A Physician’s Perspective

21 Aug

As a parent who lost a child to a vaccine-preventable disease, I share my story as often as I can to help others learn about the importance of immunization. In my role as president of the National Meningitis Association, I also attend health and medical conferences to encourage healthcare professionals to take an active role in increasing adolescent vaccination efforts in their practices.

Often at these events, a physician, nurse or other healthcare professional will tell me that they saw a case of meningococcal disease as many as 20-30 years ago. They say the infection was so devastating that they will never forget how important it is to prevent it through vaccination. But they worry that, because meningococcal disease is rare, colleagues who have never seen a case will be less attentive to ensuring adolescent patients are vaccinated.

Recently, an article by Dr. Kristie Rivers reminded me of these stories. The routine childhood immunization program has become so successful in the U.S. that once common, deadly or disabling diseases are now so rare that healthcare professionals may have a hard time recognizing them. Unfortunately with the decline in parents who choose to fully vaccinate their children, these illnesses are making a resurgence—a change that Dr. Rivers has witnessed in her 10 years as a practicing pediatrician.

I hope you take a moment to read her perspective and share this informative article with any healthcare professionals that you know as well as parents. Together we can help make sure more all of our children get all of the protection available to them today.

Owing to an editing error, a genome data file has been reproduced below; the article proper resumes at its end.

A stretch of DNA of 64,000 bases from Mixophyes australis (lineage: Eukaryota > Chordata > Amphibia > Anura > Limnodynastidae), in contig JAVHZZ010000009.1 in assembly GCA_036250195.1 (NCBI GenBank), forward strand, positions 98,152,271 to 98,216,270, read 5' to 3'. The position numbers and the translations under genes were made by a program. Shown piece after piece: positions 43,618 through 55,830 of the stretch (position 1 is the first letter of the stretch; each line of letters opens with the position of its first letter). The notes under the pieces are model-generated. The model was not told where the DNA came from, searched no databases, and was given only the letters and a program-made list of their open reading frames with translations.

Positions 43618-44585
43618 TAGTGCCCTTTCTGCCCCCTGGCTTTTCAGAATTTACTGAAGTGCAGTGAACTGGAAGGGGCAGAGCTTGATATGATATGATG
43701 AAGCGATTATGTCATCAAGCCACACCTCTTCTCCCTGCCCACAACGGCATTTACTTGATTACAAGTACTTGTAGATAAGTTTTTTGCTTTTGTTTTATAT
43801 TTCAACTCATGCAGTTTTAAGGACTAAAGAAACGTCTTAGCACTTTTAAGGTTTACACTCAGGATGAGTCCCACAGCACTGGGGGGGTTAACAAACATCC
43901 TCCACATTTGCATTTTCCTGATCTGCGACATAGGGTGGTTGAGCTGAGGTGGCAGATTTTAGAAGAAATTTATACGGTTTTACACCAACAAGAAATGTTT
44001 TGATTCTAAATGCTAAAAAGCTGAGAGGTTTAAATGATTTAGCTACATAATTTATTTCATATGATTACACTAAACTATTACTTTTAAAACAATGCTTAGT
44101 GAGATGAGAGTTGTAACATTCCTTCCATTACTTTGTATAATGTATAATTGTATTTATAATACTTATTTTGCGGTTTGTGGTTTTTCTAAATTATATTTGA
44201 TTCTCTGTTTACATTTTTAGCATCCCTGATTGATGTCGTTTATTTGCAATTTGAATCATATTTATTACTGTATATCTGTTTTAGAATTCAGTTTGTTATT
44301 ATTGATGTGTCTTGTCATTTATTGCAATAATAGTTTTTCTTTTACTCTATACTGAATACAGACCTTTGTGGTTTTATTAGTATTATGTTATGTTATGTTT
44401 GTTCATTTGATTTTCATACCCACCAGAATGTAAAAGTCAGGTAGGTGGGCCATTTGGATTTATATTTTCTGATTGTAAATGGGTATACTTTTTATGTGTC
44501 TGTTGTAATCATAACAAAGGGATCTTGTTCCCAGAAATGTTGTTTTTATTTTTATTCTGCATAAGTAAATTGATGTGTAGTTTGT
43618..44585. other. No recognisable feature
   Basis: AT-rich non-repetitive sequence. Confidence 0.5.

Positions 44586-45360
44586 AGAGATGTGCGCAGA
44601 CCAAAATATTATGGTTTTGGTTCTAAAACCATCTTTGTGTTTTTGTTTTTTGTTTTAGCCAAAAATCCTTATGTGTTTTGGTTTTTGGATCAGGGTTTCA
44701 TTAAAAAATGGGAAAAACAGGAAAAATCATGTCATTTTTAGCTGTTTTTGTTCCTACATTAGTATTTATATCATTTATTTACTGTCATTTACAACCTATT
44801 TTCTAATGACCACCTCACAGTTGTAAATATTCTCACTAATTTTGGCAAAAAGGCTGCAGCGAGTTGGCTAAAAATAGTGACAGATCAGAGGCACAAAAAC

3 Responses to “A Physician’s Perspective”

  1. Ron Butler August 21, 2014 at 9:04 pm #

    I grew up in the age of polio. The vaccine came out when I was in grade school but I still had a cousin who has polio that is a few years younger than me I caught bacterial meningitis in 2011 but until I caught it did not know anything about it. After research I found about the different kinds and the vaccines for different age groups. I lost my hearing in both ears and have balancing problems from that. Luckily I have a ear implant on my left side that has partially restored my hearing. When I visited my regular doctor I asked how many cases of meningitis he had dealt with and he said not many and I had a rare case. To me one case is too many. I think some re-thinking needs to looked at with meningitis and other diseases.

  2. Kristie Rivers August 22, 2014 at 1:46 am #

    Thank you so much for sharing my article. I am honored to be mentioned on your site. Hopefully this message about the dangers of not vaccinating will reach those parents who are on the fence about immunizing their children. -Dr. Kristie Rivers

    • Lynn October 31, 2014 at 12:09 am #

      You are welcome!

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